George Frein, PhD began to do Chautauqua in 1986 while teaching in the Philosophy and Religious Studies Department at University of North Dakota. During summer vacations, he traveled with groups of four or five other scholars to towns all across the Great Plains, doing week-long programs supported by the National Endowment for the Humanities and its state partners. George portrayed Henry Adams, Herman Melville, Orson Welles, and Mark Twain. After he retired from the University, George kept doing Chautauqua and added to his cast of characters: John Adams, Abraham Lincoln, Dr. Seuss, Harry Truman, Carl Jung, Erich Maria Remarque. Now 89, George is ready to retire his characters and is looking for scholars to pick them up and keep them going.

Charles Everett Pace has undergraduate and graduate degrees from The University of Texas at Austin (B.A., biology) and Purdue University in West Lafayette, Indiana (M.A., American studies: history and anthropology). As well as being a Program Advisor at the Texas Union, University of Texas at Austin, Charles has taught at The University of Nebraska-Lincoln, Purdue University, and most recently at Centre College in Kentucky. His research area is the anthropology of performance, experience and visual communications. He has performed and conducted workshops in hundreds of cities across the United States, as well as, in London, England. Pace has also conducted performance-based public diplomacy work for the United States Information Agency (USIA) in dozens of cities in nine countries across east, west and southern Africa. 

Susan Marie Frontczak, Storysmith®, has developed six historical figures for Chautauqua over the last 22 years.  Marie Curie is the most widely traveled, with over 450 audiences to date in 34 of the United States and nine countries abroad to over 60,000 people. Other historical figures include first lady Eleanor Roosevelt, author Mary Shelley, dancer Irene Castle, Civil War nurse and American Red Cross founder Clara Barton, and humorist/author Erma Bombeck. Susan Marie has been coaching youth since 2004 and adults since 2008 to develop their own Living History presentations (including Chautauqua). She authored the Young Chautauqua handbooks for Colorado Humanities and coaches YC throughout her home state.  Her website is http://www.storysmith.org.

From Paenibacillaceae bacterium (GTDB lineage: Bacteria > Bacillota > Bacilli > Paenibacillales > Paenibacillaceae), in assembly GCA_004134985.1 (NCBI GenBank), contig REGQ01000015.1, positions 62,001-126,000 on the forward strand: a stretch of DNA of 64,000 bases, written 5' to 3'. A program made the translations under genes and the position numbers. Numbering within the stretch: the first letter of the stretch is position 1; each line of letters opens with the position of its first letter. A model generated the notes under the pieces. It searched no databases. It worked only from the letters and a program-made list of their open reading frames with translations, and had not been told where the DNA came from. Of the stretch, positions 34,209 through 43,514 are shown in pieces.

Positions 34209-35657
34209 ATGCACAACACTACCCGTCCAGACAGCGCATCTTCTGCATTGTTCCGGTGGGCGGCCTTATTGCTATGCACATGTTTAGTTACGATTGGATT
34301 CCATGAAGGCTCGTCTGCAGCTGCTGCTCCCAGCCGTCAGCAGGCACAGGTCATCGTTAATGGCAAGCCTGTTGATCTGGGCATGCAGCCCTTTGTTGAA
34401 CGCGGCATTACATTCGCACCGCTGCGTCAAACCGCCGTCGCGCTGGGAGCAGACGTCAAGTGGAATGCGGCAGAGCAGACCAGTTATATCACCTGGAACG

John Dennis Anderson, a native Texan living on Cape Cod, is a performance studies scholar and Professor Emeritus in the Dept. of Communication Studies at Emerson College, where he taught for 27 years. His Chautauqua performances include Henry James, William Faulkner, Washington Irving, Robert Frost, Louis Bromfield, Henry Beston, Lynn Riggs, Ernest Hemingway, and Marshall McLuhan. He is currently developing a performance as Christopher Isherwood for the summer of 2022, and he recently appeared in the Provincetown Tennessee Williams Festival. He received the National Communication Association’s Leslie Irene Coger Award for Distinguished Performance in 2013 and Lilla Heston Award for Outstanding Scholarship in Interpretation and Performance Studies in 2017. He is the author of Student Companion to William Faulkner. His website is jdanderson.org.